Fully-vaccinated Americans can gather with other vaccinated people indoors without wearing a mask or social distancing, according to long-awaited guidance from the Centers for Disease Control and Prevention.
The recommendations from federal health officials also say that vaccinated people can come together in the same way with people considered at low-risk for severe disease, such as in the case of vaccinated grandparents visiting healthy children and grandchildren.
The guidance announced Monday is aimed at addressing a growing demand, as more adults have been getting vaccinated and wondering if it gives them greater freedom to visit family members, travel, or do other things like they did before the COVID-19 pandemic swept the world last year.
“We know that people want to get vaccinated so they can get back to doing the things they enjoy with the people they love,” said CDC Director Rochelle P. Walensky, in a statement. “There are some activities that fully vaccinated people can begin to resume now in the privacy of their own homes."
Walensky said more activities would be ok'd for vaccinated individuals once caseloads and deaths decline, more Americans are vaccinated, and as more science emerges on the ability of those who have been vaccinated to get and spread the virus.
However, the CDC is continuing to recommend that fully vaccinated people continue to wear well-fitted masks, avoid large gatherings, and physically distance themselves from others when out in public. The CDC also advised vaccinated people to get tested if they develop symptoms that could be related to COVID-19.
The new guidance marks the first step toward restoring normalcy in how people come together.
Officials say a person is considered fully vaccinated two weeks after receiving the last required dose of vaccine. About 31 million Americans — or only about 9% of the U.S. population — have been fully vaccinated with a federally authorized COVID-19 vaccine so far, according to the CDC. More than half of people 65 and older have received at least one shot, according to Andy Slavitt, a senior administration adviser on the pandemic.
Three vaccines are currently in use across the country. Moderna and Pfizer-BioNTech's vaccines require two doses each, three and four weeks apart respectively. The third vaccine, from Johnson & Johnson, only requires one dose.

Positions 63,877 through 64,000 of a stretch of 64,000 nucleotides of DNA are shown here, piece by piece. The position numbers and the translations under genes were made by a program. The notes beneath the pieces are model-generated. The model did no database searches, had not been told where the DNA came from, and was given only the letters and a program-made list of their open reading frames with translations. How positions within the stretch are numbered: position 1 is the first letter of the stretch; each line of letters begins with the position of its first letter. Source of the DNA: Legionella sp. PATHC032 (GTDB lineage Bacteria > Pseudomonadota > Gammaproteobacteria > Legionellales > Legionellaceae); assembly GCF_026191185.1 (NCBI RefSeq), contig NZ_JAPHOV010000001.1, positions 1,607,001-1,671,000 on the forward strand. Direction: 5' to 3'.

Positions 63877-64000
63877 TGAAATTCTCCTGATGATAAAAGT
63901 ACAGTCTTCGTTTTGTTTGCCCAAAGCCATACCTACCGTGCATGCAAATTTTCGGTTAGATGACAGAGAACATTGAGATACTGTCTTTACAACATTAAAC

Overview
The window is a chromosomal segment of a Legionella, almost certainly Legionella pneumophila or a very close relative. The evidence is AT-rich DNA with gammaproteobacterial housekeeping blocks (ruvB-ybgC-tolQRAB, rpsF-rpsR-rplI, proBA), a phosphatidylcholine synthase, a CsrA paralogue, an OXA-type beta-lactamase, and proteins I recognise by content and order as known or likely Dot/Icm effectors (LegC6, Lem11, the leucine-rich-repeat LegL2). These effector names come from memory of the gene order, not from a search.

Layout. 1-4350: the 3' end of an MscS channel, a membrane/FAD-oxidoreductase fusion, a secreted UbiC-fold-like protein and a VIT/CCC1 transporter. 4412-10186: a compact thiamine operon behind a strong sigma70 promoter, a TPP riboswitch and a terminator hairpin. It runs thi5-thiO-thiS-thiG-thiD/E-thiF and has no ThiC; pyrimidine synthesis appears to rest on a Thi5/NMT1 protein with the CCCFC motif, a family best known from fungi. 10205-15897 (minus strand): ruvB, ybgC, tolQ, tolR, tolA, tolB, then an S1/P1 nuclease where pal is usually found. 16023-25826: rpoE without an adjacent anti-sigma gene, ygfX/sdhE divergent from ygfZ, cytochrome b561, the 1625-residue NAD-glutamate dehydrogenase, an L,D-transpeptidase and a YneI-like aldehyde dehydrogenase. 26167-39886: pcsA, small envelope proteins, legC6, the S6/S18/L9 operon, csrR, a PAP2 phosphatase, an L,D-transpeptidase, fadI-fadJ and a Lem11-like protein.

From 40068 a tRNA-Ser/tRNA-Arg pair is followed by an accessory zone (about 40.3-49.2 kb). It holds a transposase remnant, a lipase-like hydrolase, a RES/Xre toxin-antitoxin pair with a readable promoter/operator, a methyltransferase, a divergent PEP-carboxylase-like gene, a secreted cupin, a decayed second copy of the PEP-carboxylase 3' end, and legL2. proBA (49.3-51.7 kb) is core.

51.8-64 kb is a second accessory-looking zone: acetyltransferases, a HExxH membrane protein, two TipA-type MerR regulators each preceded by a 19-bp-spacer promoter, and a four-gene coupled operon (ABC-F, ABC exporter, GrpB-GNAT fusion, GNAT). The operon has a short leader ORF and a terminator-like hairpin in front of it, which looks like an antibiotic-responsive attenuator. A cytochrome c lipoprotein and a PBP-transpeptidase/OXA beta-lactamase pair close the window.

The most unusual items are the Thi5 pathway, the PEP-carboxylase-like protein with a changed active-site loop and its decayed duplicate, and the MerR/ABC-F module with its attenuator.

Since vaccine distribution began in the U.S. on Dec. 14, 2020, more than 90 million doses have been administered, reaching 17.7% of the total U.S. population, according to CDC data.
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The guidance was “welcome news to a nation that is understandably tired of the pandemic and longs to safely resume normal activities,” said Dr. Richard Besser, president and CEO of the Robert Wood Johnson Foundation and a former acting director of the CDC.
“I hope that this new guidance provides the momentum for everyone to get vaccinated when they can and gives states the patience to follow the public health roadmap needed to reopen their economies and communities safely,” said Besser, in a statement.
But Dr. Leana Wen called the guidance “far too cautious.”
The CDC did not change its recommendations on travel, which discourages unnecessary travel and calls for getting tested within a few days of the trip. That could seem confusing to vaccinated people hoping to visit family across the country or abroad.
The new guidance also says nothing about going to restaurants or other places, even though governors are lifting restrictions on businesses, said Wen, an emergency physician and public health professor at George Washington University who was formerly Baltimore’s health commissioner.
“The CDC is missing a major opportunity to tie vaccination status with reopening guidance. By coming out with such limited guidance, they are missing the window to influence state and national policy,” Wen said, in an email.
The CDC guidance did not speak to people who may have gained some level of immunity from being infected, and recovering from, the coronavirus.